Meaning of “Armageddon It” by Def Leppard

Written By Michael Miller

Michael is a music teacher and professional cellist. He loves uncovering the deeper meaning of popular songs.

Def Leppard’s “Armageddon It” isn’t merely a play on words; it’s a vivid exploration of love, desire, and the pursuit of fulfillment. At its core, it seems to depict the thrill of the chase in romantic entanglements, questioning if one is really ‘getting’ the love and experience they seek. The playful and provocative lyrics suggest a dance between desire and attainment, with a hint of defiance and a touch of sass. The song doesn’t seem to be about a specific person, but rather an exploration of human relationships and the quest for satisfaction. It’s a high-voltage composition intertwining lyrical wittiness and raw energy.

Craving a deeper dive into Def Leppard’s lyrical labyrinth? Read on to uncover the intricate layers and hidden nuances of “Armageddon It” and explore the rollercoaster of passion and desire depicted in this electrifying anthem.

“Armageddon It” Lyrics Meaning

Exploring “Armageddon It” chronologically, the song starts with an invitation to dance, symbolizing an invitation to experience life and love fully. The line “You like four-letter words when you’re ready to,” could signify a readiness to embrace love, or possibly more daring, explicit experiences. The repetition of the question “Are you gettin’ it?” serves as a motif throughout the song, constantly prodding listeners to reflect on whether they are truly embracing and understanding the essence of life and love.

The line “You say that love is won when you get some” conveys a message about the pursuit of love as a game or a challenge, with the “trigger of the gun” symbolizing the decisive moment of seizing love. The emphasis on “finger won’t trigger the gun” perhaps depicts hesitation or reluctance in embracing love fully, revealing a tension between desire and action.

The imagery of “jangling your jewels” and “driving the pretty boys out of their heads” embodies the theme of allure and attraction, illustrating the magnetic pull and the games played in the realm of romance. The song seems to revel in this dance of desire, teasing and challenging the listeners to dive into their passions without restraint.

The line “the best is yet to come” stands out as a hopeful and optimistic mantra, encouraging listeners to remain expectant and excited about the future possibilities of love and life. It resonates as a call to live in the moment, to expect more, and to constantly seek fulfillment and satisfaction.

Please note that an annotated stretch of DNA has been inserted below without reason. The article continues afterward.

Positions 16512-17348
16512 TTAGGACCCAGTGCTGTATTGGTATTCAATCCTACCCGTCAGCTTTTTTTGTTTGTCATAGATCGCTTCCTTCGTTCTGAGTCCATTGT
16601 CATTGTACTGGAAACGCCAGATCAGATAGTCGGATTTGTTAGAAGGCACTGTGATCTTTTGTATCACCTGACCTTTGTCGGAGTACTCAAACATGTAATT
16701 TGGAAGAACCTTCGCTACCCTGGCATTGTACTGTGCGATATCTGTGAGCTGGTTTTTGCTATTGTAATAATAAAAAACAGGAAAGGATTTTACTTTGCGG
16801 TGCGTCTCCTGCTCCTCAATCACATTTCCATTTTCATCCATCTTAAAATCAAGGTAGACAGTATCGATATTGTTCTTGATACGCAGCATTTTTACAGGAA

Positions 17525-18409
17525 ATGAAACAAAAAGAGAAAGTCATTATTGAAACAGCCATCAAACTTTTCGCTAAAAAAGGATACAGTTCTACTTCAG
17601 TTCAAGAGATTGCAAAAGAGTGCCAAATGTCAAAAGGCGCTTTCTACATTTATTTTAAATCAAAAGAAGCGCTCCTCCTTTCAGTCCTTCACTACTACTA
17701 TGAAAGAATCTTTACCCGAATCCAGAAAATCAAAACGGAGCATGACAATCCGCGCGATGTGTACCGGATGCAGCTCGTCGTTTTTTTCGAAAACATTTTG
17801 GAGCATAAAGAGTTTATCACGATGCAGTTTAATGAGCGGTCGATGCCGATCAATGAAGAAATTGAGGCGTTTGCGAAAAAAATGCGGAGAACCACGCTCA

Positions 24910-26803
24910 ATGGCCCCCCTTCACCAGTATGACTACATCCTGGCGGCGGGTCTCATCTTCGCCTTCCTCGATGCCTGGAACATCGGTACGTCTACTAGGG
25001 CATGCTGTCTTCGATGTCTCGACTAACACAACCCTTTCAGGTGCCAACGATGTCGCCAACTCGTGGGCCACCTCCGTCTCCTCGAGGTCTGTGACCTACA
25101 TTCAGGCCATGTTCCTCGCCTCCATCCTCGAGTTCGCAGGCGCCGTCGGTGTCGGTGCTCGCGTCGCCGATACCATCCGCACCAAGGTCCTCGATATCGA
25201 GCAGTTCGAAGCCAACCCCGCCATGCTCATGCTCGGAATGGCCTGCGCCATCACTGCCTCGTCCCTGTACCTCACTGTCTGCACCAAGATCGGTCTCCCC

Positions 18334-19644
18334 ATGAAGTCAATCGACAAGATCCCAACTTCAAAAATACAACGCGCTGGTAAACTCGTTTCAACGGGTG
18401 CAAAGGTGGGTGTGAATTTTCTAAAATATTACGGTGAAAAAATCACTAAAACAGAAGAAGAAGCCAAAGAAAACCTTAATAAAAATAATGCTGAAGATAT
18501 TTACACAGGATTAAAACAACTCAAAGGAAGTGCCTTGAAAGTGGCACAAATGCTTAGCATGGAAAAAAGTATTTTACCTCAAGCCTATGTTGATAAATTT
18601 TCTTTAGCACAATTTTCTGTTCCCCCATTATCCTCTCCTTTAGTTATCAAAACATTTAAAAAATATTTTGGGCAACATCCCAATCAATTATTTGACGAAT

The intriguing play of words in the title “Armageddon It” is not just a catchy phrase but a multilayered enigma. It’s a pun, a fusion of “getting it” and “Armageddon,” blending themes of understanding and end-times, possibly symbolizing the pursuit of love and life before it’s too late, before our personal Armageddon.

In conclusion, every lyric in “Armageddon It” is a woven tapestry of hints and teases, layered with rich meanings, inviting deep reflections on love, desire, and the pursuit of life’s thrilling moments.

Why Was “Armageddon It” Written?

The backdrop for “Armageddon It” was the high-octane, transformative world of rock in the late ‘80s. Def Leppard, at this point, was exploring themes that resonated with their experiences and the cultural environment. The exuberance and the flamboyance of the era are mirrored in the lively and dynamic composition of the song.

While there isn’t a specific revelation from the band about the exact state of mind during the writing of this song, the lyrics and the overall vibe suggest a disposition of playful rebellion and daring exploration. It’s a reflection of the band’s journey, their interaction with fame, relationships, and the pulsating energy of the rock scene at that time.

The writing seems to be fueled by a desire to challenge norms, to push boundaries and to explore the untold stories of love and life. It’s a lyrical embodiment of the spirit of the time, encouraging listeners to question, to seek, and to live fully, echoing the zeitgeist of the extravagant and rebellious ‘80s rock era.